identifies instances where claimant’s testimony contradicts the record, and concluded that
claimant was not fully credible. (AR 36).
The ALJ’s residual functional capacity assessment included restrictions of work
limited to simple work-related decisions and occasional workplace changes, and only
occasional contact with the public, coworkers and supervisors. I find these restrictions
are consistent with the low stress work suggested by Dr. Teutken. (AR 834).
I find the ALJ properly acted within his zone of choice in weighing the work
related limitations opined by treating rheumatologist Dr. Rebecca Tuetken. The ALJ
relied on the statements of Dr. Teuken in his residual functional capacity analysis and
furthermore he explained how the residual functional capacity analysis substantially
conforms to Dr. Tuetken’s statement. The ALJ conducted an adequate analysis in the
areas of his residual functional capacity assessment that did not conform to that of Dr.
Tuetken. (AR 834). Therefore, I find the ALJ did not err here.
The evaluation of the opinions of claimant’s therapist, Keri
Keri Christiansen, who counseled claimant for psychiatric and behavioral issues,
submitted two statements regarding claimant’s work ability. Ms. Christensen counselled
claimant mainly for crises intervention related to the diagnoses of depression, anxiety,
and panic attacks.
On May 11, 2015, Ms. Christensen opined that claimant’s
impairments or treatment would cause her to be absent from work more than four days a
month. Claimant would have difficulty working at a regular job on a sustained basis,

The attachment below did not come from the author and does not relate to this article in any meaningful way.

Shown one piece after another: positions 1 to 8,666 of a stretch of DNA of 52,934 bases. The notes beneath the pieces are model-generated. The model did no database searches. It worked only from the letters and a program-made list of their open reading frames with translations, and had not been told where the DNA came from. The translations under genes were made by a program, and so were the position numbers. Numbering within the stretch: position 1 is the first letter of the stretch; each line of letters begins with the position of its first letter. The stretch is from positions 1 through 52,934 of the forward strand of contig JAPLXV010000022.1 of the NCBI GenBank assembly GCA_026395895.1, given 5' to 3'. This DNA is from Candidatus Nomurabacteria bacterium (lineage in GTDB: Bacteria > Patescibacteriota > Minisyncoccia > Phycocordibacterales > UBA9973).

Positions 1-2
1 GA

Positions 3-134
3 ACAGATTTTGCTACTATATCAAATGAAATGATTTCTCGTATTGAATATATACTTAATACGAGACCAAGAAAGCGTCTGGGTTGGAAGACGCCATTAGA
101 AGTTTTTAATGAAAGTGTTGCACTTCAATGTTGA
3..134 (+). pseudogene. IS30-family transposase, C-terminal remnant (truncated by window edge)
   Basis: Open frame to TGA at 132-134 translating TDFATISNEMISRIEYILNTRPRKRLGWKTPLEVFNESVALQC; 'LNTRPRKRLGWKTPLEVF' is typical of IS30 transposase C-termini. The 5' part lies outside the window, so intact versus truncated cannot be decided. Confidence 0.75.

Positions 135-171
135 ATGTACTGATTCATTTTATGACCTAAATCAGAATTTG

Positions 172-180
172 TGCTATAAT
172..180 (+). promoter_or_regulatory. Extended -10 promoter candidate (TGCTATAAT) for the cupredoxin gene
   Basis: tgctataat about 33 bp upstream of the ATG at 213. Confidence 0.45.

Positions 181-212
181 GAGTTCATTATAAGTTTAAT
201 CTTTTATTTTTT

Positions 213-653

according to Ms. Christensen, due to her anxiety and panic, and would have marked
difficulties in maintaining concentration persistence or pace and difficulties in maintaining
social functioning. (AR 621). On October 12, 2015, Ms. Christensen reviewed her prior
statement on May 11, 2015, and Ms. Christiansen’s opinions were the same. (AR 669).
Ms. Christensen opined that she was not able to comment on claimant’s mental abilities
and aptitude. (AR 619). Ms. Christensen did comment that claimant had two panic
attacks at work and had moderate restriction of activities of daily living. She also opined
that claimant would be absent more than four days a week due to her impairments.
In reviewing Ms. Christensen’s Medical Source Statement of May 11, 2015, and
affirmation of October 12, 2015, the ALJ noted that, as a social worker, Ms. Christensen
is not an acceptable medical source and this opinion, standing alone, could not constitute
documentation of severe or disabling vocational limitations. (AR 34). The ALJ stated
that Ms. Christensen’s report had been “considered” with respect to severity and effect
on function pursuant to Social Security Ruling 06-3p. (AR 34).
Claimant argues that the ALJ failed to explain the weight given to opinions from
these “other sources,” or otherwise ensure that the discussion of the evidence in the
determination or decision allows a claimant or subsequent reviewer to follow the
adjudicator’s reasoning. (Doc. 13, at 10). I find the ALJ adequately explained the
reasoning and weight given to the evidence concerning the diagnoses of depression,
anxiety, and panic attacks. The ALJ found that the degree of severity of claimant’s
subjective symptoms were not supported by objective medical evidence in the records, in
accordance with 20 C.F.R. § 416.929.
See Julin, 826 F.3d at 1086.
Therefore, I find the ALJ properly considered Ms. Christensen’s opinion and adequately
described the review of the sources used as well as his reasoning.